"I want a wife happy to leave me my solitude, who makes no demands for love or affection. Will one of those young ladies do that?" He pointed, then stared out the window. Imagining him in command of a ship, cool in crisis, took no effort whatever. "There are six young ladies, James. You said there were four."

"One of them is my sister. And though Diana is young, she's hardly a country lass."

"Which one is she?"

James looked out the window. "The one with the largest dowry."

Sebastian tried not to laugh but not hard enough to succeed. God save him, James did make him laugh, even when he didn't want to. The smile warmed his features and threatened to put life in his eyes.

"She's playing tennis. The brunette."


"Of the gentlemen, I've made sure you've no competition there. None are as rich as you are now, they haven't titles, and they're quite dull. I don't think even one of them has been to London in a decade or so the least. Good squires and yeomen all, I'm sure. And, aside from me, of course, none are as handsome as you, either. You ought to thank me."

"Why did you say there were four to choose from when there are six?"

"Why, indeed."

"If you were a sailor, I'd have you keelhauled for your insolence." His father echoed in his voice, a fullness of confidence and arrogance. He'd never once thought he'd be the last of the Alexander men. Instead, the youngest of three sons, he'd embraced a career at sea and found that, like his father, he was born to command. He wanted that again, to return to the sea and to command, because then his life would be his own once more. Ever since he knew he would not die of his wound, if he reached for the man he used to be, he found nothing he recognized. The certainty of his life and his place in it had forever sunk beneath the waves, washed away in a tide of pain. He wanted his old self, his real self, back.

James's eyebrows arched. "The gentlemen have more polish than you. You're a bit rough about the edges, Sebastian. But--" James sounded altogether too cheerful "--that can't be helped."

Sebastian stared out the window. James's sister hit the ball smartly. Her opponent, patently a novice at the game, did not. A good many of the exchanges involved her picking up the ball and attempting to lob it over the net. She didn't make two in five shots, though with practice she no doubt would soon make a better account of herself. She moved with a vigor out of proportion to her ability. Her bonnet, a useless cap so far as he could see, flew off her head. Red hair. Not auburn or Titian or strawberry blonde, but hair of a deep and excessively blatant red.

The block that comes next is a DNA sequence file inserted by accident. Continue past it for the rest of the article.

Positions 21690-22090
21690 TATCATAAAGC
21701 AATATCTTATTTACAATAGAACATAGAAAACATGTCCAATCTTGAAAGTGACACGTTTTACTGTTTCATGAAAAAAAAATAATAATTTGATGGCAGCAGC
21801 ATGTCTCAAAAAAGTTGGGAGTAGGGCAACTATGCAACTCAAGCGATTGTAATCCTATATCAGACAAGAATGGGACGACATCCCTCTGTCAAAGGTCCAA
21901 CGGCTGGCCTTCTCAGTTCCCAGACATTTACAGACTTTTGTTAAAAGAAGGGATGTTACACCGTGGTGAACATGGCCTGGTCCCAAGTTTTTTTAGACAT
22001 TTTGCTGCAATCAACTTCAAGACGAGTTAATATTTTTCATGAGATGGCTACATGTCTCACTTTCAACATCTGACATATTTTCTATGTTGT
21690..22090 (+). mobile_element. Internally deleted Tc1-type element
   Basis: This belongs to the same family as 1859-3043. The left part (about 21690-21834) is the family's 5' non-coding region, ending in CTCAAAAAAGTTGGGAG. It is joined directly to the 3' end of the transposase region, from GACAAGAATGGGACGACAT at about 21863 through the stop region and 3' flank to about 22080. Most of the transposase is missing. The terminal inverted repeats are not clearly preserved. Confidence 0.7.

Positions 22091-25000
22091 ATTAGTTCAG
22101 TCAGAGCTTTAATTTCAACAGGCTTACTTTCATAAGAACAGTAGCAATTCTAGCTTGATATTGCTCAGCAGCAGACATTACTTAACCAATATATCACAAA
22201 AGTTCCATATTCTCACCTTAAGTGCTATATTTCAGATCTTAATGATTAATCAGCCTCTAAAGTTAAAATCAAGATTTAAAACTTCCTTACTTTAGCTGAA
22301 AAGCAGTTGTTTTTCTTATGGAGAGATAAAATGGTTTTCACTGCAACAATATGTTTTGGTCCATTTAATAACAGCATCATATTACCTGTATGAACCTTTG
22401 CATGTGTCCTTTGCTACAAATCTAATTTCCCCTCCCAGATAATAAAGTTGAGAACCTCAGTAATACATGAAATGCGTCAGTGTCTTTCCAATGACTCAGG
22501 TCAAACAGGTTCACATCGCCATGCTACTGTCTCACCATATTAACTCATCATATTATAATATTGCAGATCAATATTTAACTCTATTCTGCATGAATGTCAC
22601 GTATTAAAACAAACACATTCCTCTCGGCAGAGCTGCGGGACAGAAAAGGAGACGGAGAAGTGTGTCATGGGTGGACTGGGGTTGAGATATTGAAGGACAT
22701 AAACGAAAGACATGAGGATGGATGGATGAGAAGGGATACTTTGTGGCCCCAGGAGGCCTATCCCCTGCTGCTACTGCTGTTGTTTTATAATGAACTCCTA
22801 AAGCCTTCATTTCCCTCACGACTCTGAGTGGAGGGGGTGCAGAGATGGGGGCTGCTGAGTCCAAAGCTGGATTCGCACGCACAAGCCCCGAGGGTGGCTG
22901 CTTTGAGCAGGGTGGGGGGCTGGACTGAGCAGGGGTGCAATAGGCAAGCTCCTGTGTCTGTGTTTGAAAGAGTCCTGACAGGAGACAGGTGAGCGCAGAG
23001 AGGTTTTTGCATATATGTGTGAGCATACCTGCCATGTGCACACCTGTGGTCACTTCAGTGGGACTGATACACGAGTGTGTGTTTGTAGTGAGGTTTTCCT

Images from another of the wretched dreams that plagued him flashed into his head. A woman swooning or perhaps falling. Red hair, red as a copper kettle on fire. Sounds, too, he recalled with unpleasant clarity. A deafening, roar. Fear. A shrill cry. Pain. A woman's inconsolable sobs. Though quickly banished, the memories left an imprint, an echo of color and emotion that once come to mind, like the contents of Pandora's box once opened, could never again be locked safely away.

Another volley cannoned over the net. The red-haired woman ran backward, arm extended. A difficult shot under any circumstance, and one she nearly made. The ball caromed off the edge of her racquet like a grouse startled from a bush and winged down the snow-covered slope.

To his astonishment, the redhead threw back her head and laughed. Though he could hear nothing, her body moved with laughter; without restraint, full of exuberance and joy. James's sister, Diana, laughed, too. Hands on her hips, she watched the redhead start after the ball. Several of the watching gentlemen closed in on Diana. No one followed the redhead even though she was, to his mind, the more appealing of the two.

Sebastian shifted on the chair, but nothing eased his discomfort. His ribs hurt like the devil. And yet he wanted desperately to be up and about. Inactivity suited him in neither body nor temperament. Outside, the light turned, and he could once again see through the window. The redhead walked toward the hedges, sliding now and then on the snow-covered slope. Though not yet near enough to make out her features, for a small woman, which she was, her figure struck him as lively.

"Your sister's grown quite tall." He'd met James's sister-- half-sister, since they had only their mother in common --five years ago when he'd visited the Fitzalan estate in Middlesex. He'd been a third Lieutenant then, newly promoted. Andrew was there, too. The last time ever he saw his brother.

James glanced at the window. "Yes."

Sebastian remembered fetching her a glass of lemonade. Strange how he remembered that detail but hardly any about her appearance. Youth. Blushes. A plump figure. Blue eyes, he thought and, even at her age, an air of sophistication. He'd left the following morning for Falmouth and the Indian Ocean. If she was willing, why not? Marrying Diana would be an excellent solution to the problem of ending his single state.